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Oligodendrogliomas (ODG) show a variable GFAP positivity.[8] In fact, for both ODGs and ependymomas, there is no specific and sensitive IHC marker especially related to their anaplastic variants. GFAP reactivity is seen in well-differentiated type of ODGs such as minigemistocytes, gliofibrillary oligodendrocytes, and intermixed reactive astrocytes in ODGs, WHO Grade II. In myxopapillary ependymomas, GFAP positivity is consistently seen in perivascular tumor cells. These tumors are also positive for S-100 and vimentin and negative for CK and chromogranin. Hence, they can be distinguished from their differentials, i.e., chordomas, chondrosarcomas, paragangliomas, and papillary adenocarcinomas by having GFAP positivity and CK and chromgranin negativity. GFAP positivity is more prominent in pseudorosettes and variable in the ependymal rosettes, ependymal canals, and papillae in ependymoma grade II. Other markers that can be positive in ependymoma are S-100, CD99, and occasionally focal CK along with dot-like positivity of epithelial membrane antigen (EMA). EMA positivity is not specific for an ependymoma as it can also be seen in glioblastoma multiforme (GBM). A grade III anaplastic ependymoma shows the same IHC panel, but reactivity for GFAP is reduced in anaplastic cells, while in a ODG, it is variable. It is worth noting that an extensive GFAP reactivity in ODG should prompt the search for an alternative diagnosis.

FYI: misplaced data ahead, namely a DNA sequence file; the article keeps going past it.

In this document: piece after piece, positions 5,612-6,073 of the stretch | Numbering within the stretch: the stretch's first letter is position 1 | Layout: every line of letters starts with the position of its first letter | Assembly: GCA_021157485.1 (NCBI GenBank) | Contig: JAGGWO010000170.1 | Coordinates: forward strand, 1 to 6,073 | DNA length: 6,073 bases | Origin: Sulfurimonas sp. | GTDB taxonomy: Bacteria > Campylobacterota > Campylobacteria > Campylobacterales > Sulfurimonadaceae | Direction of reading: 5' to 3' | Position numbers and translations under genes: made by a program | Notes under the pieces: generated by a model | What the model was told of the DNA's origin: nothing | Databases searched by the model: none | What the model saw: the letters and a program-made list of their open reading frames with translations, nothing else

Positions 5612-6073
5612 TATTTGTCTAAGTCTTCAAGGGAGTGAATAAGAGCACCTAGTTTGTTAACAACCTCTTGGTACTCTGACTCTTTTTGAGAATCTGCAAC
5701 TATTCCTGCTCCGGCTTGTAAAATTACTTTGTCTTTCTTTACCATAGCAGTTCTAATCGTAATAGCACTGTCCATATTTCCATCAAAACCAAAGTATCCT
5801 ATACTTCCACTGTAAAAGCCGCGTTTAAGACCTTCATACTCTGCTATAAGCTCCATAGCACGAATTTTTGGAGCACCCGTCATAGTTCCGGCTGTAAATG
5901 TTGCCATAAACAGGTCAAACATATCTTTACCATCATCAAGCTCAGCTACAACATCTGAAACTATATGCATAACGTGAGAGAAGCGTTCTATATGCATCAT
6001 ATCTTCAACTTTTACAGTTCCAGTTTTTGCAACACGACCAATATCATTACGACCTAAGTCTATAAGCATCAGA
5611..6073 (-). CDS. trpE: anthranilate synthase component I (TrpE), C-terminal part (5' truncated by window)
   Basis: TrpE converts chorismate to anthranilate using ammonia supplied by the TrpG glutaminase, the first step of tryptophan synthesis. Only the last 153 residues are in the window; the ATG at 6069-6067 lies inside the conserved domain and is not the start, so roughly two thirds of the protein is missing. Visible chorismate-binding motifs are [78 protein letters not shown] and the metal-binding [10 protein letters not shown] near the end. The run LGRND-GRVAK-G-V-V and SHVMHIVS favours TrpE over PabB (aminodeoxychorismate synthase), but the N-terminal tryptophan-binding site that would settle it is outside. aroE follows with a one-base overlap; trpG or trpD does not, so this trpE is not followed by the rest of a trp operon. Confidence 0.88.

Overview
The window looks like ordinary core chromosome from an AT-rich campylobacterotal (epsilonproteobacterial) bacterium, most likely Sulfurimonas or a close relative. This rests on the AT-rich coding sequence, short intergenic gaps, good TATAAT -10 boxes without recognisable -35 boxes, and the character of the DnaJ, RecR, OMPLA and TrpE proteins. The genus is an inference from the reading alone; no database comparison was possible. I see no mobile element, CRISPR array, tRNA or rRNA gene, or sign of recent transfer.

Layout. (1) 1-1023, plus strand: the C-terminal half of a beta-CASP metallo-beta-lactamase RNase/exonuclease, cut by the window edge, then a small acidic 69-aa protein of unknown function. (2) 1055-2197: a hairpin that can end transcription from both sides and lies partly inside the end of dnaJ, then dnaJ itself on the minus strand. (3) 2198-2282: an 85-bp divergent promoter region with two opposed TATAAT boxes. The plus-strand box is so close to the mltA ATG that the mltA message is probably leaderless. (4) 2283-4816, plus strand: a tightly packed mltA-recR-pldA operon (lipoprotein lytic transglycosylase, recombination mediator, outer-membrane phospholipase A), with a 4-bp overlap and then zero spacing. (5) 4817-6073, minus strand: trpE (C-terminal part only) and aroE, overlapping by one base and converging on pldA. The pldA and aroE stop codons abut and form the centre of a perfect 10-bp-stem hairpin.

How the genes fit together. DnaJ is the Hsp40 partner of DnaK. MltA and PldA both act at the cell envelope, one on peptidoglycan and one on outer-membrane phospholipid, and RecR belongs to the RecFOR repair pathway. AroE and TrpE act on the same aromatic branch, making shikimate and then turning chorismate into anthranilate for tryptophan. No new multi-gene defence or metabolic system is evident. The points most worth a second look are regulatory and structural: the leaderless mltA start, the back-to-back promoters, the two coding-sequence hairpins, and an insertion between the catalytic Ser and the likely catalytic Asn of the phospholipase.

Non-glial neoplasms in the CNS that show a focal GFAP positivity are central primitive neuroectodermal tumors (PNETs).[13],[14],[15] Ependymal differentiation in PNETs, not picked up by light microscopy, may be revealed by the GFAP study. In classical medulloblastomas, glial differentiation in geographical areas usually shows GFAP positivity. Sometimes desmoplastic variant of a medulloblastoma displays GFAP reactivity in a reticulated pattern in “pale islands.” GFAP is also positive in the glial component of a ganglioglioma. GFAP positivity represents reactive entrapped astrocytes within the tumor rather than glial differentiation.